The collaborative EMPLI approach facilitates good communication between program administrators and the manufacturers of motor driven equipment. The manufacturers and their respective trade organizations are working to develop labels including a comparative metric that can simplify the effort needed by equipment users to identify more efficient products. Utilities and program administrators support methods for identifying potential energy savings that can then be incorporated into power utility incentive programs. The trade organizations and manufacturers, who are more familiar with their products and test methods, will determine the best comparative metric for inclusion in the label. Test standards and performance metrics will be established based on DOE regulations currently in process. For details see: www.Pumps.org/DOERulemaking.
In utilizing any product or extended product labeling program, electric power utility program administrators must be able to confirm that the energy savings and demand reductions that happen as a result of the investments made with rate payer funds. While growth in utility energy efficiency rebate programs has been very significant, with the estimates for 2015 in the range of $8B/year, little of these funds are dedicated to pump systems incentives or pump rebate programs. The design of such programs has only recently begun with the EMPLI project and work by the Hydraulic Institute Pump and Extended Product Labeling Committee, which is supporting this effort.
The Hydraulic Institute and the pump OEM’s participating in the EMPLI project have worked with the team to generate a spread sheet that captures important end use data that will be used to draft the necessary utility “work paper” for regulators and the cost benefit analysis allowing the various public service commissions to support the desired extended pump product incentives.
About the Hydraulic Institute (HI): The mission of the Hydraulic Institute is to be a value-adding resource to member companies, engineering consulting firms, and pump users worldwide by developing and delivering comprehensive industry standards, expanding knowledge by providing education and tools for the effective application, testing, installation, operation, maintenance, and performance optimization of pumps and pumping systems, and by serving as a forum for the exchange of industry information. For more information on the Hydraulic Institute standards, guidelines, its member companies and its Standards Partners, visit www.Pumps.org.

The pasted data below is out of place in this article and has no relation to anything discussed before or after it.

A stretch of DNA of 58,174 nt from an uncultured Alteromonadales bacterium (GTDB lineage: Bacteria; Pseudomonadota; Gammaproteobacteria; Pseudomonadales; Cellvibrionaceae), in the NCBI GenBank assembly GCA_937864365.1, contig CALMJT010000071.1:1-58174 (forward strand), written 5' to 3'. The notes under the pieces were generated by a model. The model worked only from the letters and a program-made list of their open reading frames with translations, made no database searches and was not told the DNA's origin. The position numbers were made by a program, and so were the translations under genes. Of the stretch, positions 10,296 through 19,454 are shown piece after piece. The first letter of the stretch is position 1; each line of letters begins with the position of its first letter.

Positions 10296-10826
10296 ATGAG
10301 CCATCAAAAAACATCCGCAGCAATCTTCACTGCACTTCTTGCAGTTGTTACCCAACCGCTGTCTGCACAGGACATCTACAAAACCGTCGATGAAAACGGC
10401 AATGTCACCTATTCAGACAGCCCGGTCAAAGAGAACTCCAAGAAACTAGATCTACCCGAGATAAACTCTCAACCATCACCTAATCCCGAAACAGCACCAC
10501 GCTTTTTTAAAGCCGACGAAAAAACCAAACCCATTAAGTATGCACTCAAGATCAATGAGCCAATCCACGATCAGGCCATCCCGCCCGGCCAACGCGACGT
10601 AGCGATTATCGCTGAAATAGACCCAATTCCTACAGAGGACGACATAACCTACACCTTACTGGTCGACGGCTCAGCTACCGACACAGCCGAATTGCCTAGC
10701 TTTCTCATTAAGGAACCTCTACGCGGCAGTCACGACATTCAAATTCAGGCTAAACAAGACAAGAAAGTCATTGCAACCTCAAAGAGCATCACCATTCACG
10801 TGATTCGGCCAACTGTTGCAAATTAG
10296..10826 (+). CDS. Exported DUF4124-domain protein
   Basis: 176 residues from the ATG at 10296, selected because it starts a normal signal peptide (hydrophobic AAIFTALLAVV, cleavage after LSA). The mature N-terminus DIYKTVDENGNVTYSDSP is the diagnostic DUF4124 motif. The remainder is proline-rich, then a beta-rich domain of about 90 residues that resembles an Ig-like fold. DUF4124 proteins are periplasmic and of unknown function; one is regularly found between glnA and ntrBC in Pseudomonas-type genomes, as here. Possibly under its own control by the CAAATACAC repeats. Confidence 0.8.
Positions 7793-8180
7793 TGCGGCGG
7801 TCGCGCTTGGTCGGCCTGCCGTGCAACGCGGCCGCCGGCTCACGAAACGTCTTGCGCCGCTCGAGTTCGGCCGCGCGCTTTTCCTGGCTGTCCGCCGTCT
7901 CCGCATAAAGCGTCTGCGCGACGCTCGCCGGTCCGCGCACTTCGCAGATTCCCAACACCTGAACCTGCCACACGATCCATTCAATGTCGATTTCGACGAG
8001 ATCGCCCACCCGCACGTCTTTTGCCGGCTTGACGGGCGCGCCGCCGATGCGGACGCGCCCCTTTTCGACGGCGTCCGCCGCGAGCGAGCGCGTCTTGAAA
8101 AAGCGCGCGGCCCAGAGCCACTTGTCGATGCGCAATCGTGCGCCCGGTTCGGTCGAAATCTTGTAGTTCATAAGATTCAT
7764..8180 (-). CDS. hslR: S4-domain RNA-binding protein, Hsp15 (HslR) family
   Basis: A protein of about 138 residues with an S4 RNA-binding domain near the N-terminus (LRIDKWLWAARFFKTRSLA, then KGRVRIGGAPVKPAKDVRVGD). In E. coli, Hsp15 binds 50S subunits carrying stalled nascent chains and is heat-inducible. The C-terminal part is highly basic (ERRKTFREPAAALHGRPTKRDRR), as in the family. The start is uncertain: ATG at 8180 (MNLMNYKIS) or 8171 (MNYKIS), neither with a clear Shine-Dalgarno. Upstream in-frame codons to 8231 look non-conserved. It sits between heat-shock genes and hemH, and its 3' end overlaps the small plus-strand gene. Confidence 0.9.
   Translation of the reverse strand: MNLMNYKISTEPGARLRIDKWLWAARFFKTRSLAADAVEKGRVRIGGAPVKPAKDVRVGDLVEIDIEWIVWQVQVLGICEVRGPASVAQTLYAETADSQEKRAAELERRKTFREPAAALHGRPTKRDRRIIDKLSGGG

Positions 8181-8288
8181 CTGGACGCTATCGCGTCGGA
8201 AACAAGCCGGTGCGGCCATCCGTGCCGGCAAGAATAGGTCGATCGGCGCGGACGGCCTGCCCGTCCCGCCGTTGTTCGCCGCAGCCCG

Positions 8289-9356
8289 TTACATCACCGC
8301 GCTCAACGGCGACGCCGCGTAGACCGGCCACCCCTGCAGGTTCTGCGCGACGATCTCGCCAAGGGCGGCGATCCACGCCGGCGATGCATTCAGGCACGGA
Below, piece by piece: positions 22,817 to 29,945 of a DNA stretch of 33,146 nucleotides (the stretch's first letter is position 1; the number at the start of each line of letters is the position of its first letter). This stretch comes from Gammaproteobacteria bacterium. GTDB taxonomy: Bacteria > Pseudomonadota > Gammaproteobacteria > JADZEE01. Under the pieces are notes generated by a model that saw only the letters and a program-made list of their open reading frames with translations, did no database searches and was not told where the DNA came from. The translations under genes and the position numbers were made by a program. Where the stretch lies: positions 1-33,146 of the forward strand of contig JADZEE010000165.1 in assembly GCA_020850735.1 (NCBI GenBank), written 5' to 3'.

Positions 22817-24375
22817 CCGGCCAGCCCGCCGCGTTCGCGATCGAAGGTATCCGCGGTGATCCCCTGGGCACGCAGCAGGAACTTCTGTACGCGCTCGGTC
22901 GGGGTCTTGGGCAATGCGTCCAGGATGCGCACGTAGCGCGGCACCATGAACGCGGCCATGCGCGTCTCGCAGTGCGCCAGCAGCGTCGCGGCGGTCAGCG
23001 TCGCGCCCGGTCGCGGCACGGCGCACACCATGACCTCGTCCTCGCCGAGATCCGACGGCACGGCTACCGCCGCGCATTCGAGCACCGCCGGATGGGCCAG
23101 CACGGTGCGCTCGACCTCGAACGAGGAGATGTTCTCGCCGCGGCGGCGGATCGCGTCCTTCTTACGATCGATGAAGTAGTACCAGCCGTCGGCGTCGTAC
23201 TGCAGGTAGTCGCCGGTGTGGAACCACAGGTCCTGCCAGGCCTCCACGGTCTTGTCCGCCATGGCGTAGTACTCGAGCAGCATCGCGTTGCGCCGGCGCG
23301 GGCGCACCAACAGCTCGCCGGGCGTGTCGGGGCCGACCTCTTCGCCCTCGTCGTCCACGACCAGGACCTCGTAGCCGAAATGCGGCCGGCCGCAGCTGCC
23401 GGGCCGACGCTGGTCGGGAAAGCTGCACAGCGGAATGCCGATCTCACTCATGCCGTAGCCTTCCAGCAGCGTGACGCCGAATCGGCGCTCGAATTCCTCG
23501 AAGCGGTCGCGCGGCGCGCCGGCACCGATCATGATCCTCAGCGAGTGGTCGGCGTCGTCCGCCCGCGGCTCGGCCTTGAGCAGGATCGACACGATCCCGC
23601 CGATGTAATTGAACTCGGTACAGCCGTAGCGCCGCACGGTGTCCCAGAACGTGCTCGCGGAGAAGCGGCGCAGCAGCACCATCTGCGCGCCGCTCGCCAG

About Pump Systems Matter (PSM): PSM is a non-profit educational organization established by the Hydraulic Institute, as well as leading utilities and energy efficiency organizations, to educate the industry on the benefits to pump systems optimization and energy efficiency to improve bottom-line savings of end-user companies. PSM provides day-one training programs on Pump Systems Optimization, identifying 20%-40% energy savings potential. Comprehensive webinars provides substantial educational resources to learn about pumps and pumping systems. For information on PSM offerings visit the Pump Systems Matter website at www.PumpSystemsMatter.org.
About ACEEE: The American Council for an Energy-Efficient Economy (ACEEE), a nonprofit, 501(c)(3) organization, acts as a catalyst to advance energy efficiency policies, programs, technologies, investments, and behaviors. ACEEE believes that the U.S. can harness the full potential of energy efficiency to achieve greater economic prosperity, energy security, and environmental protection for all its people. For more information visit: www.aceee.org.
(1.) According to the U.S. E.P.A.: Deemed Savings “is an approach to estimating energy and demand savings, usually used with programs targeting simpler efficiency measures with well–known and consistent performance characteristics. This method involves multiplying the number of installed measures by an estimated (or deemed) savings per measure, which is derived from historical evaluations. Deemed savings approaches may be complemented by on-site inspections.”